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Instructor Class Description

Time Schedule:

Andrew Nestingen
Seattle Campus

Scandinavian Crime Fiction

Studies Scandinavian crime-fiction literature and cinema since 1965, approaching crime fiction as a changing cultural artifact. Analyzes major issues and texts in the genre and its public status, while also training students in critical approaches to study of popular literature and culture. Offered: jointly with JSIS D 317; Sp.

Class description

We survey the Scandinavian crime novel, covering Denmark, Iceland, Finland, Norway, and Sweden, which is most famous for its social criticism. We move from the 1970s to the present. The course is based largely on discussion and writing about the novels. Authors studied include Karin Fossum, Stieg Larsson, Harri Nykänen, Jussi Adler Olsen, Maj Sjöwall and Per Wahlöö.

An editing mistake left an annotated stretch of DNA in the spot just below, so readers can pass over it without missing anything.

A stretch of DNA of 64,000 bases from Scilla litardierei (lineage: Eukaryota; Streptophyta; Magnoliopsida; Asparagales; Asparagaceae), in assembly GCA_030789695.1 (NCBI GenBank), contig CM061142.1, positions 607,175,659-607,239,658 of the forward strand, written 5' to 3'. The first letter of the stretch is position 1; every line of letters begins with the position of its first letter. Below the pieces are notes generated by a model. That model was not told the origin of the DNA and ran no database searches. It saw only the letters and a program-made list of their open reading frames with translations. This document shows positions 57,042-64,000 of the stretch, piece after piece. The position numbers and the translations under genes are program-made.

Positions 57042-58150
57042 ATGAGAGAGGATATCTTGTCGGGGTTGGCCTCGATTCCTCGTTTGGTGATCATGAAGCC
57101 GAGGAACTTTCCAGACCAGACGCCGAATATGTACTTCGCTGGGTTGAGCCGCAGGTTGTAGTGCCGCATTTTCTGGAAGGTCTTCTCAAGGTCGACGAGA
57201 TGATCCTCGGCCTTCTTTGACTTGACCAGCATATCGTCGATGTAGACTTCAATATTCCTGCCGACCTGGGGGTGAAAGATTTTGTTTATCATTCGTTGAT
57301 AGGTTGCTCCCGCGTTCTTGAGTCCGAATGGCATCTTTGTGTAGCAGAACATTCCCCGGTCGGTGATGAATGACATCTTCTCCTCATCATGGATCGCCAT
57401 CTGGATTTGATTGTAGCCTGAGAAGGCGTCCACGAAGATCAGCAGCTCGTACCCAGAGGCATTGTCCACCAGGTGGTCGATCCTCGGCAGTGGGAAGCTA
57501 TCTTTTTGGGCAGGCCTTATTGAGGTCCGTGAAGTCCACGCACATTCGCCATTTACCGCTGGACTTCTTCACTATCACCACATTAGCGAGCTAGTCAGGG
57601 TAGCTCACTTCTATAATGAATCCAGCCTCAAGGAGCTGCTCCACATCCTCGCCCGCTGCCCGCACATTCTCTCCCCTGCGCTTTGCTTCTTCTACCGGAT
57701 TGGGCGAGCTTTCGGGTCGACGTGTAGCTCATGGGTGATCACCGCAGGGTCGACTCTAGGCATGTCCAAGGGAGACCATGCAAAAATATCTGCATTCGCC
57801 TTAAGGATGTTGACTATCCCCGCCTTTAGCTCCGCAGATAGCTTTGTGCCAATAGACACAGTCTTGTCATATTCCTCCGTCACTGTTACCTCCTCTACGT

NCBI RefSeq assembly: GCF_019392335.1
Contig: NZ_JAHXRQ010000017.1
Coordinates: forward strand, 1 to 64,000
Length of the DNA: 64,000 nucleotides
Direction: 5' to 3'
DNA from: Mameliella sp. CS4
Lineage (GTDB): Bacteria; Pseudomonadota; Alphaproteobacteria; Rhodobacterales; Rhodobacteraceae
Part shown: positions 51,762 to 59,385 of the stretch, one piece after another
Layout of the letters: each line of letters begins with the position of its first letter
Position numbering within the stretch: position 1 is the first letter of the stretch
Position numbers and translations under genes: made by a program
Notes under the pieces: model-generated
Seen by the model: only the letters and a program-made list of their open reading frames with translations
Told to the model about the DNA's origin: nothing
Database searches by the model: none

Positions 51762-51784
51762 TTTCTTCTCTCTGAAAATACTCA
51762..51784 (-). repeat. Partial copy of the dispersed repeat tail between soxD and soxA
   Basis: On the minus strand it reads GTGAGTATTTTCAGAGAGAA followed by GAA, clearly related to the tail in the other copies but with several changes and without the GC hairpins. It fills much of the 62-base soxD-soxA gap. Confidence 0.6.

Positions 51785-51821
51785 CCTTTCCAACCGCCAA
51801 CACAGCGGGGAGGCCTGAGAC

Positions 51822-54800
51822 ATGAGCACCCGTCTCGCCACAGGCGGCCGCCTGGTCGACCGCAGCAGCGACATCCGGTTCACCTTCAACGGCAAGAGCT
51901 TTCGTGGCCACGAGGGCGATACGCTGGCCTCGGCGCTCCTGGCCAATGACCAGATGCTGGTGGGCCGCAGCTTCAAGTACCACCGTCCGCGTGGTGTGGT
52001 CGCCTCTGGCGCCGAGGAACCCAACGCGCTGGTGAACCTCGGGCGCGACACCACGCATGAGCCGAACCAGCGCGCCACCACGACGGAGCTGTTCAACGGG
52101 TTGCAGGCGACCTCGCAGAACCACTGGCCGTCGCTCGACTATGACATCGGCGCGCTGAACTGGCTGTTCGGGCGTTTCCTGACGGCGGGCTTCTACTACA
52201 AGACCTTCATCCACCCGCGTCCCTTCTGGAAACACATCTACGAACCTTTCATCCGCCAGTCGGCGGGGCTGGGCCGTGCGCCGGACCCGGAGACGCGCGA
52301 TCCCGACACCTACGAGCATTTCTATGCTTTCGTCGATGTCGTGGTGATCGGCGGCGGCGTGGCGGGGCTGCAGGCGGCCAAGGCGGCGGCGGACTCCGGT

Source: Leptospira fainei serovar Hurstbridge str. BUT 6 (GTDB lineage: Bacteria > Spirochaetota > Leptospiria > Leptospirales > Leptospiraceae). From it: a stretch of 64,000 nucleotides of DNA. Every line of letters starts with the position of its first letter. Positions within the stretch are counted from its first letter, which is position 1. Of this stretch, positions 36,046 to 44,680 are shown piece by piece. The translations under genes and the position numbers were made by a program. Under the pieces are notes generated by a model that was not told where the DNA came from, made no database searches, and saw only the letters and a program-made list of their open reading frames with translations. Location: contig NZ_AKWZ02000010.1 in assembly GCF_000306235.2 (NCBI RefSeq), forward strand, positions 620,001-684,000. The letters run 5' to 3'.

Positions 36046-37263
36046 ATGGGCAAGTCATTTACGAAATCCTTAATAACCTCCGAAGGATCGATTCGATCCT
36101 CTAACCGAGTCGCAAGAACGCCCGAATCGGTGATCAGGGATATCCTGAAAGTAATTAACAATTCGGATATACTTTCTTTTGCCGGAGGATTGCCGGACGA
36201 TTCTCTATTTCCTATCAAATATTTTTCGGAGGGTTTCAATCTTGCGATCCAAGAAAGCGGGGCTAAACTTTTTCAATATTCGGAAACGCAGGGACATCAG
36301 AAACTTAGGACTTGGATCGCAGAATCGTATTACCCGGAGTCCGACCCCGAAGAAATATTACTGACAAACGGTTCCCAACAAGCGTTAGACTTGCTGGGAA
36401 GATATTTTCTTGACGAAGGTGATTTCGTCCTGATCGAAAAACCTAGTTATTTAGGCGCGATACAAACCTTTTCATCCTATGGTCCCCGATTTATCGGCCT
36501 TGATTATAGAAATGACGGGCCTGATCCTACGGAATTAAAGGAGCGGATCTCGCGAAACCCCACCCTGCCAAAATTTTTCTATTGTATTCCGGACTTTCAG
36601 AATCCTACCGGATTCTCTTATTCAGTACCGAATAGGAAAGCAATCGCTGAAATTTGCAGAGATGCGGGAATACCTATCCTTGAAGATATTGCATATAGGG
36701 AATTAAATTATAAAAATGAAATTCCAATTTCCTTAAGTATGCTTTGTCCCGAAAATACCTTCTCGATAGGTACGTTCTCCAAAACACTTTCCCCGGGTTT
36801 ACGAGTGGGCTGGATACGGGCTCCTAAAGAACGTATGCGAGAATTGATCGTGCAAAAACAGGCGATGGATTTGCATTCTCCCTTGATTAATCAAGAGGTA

Student learning goals

Acquire a critical vocabulary of twenty terms for analysis of crime fiction(generally relevant literary terms)

Acquire a critical vocabulary of twenty terms for analyzing contemporary Scandinavian crime fiction (specific cultural terms)

Use this vocabulary and critical analytical skills to speak about Scandinavian crime fiction and to write two short papers and a final paper on specific issues in the Scandianvian crime novel

General method of instruction

Short lecture and discussion

Recommended preparation

Students should be prepared to read a lot of literature. The reading is enjoyable (crime novels!), but there is plenty of it. This is a course for students who are up to the challenge or reading and analyzing interesting books.

Class assignments and grading

There is a mid-term exam on terms and readings. Students also write three papers over the course of the quarter. The first two are 2-3 pages, the final paper is 6-10. (The final paper may be a revision and extension of one of the earlier papers.) Students may complete a 'w' credit by writing a longer final paper, if they choose.

Grades are based on participation and writing assignments.

The information above is intended to be helpful in choosing courses. Because the instructor may further develop his/her plans for this course, its characteristics are subject to change without notice. In most cases, the official course syllabus will be distributed on the first day of class.
Last Update by Andrew Nestingen
Date: 10/26/2012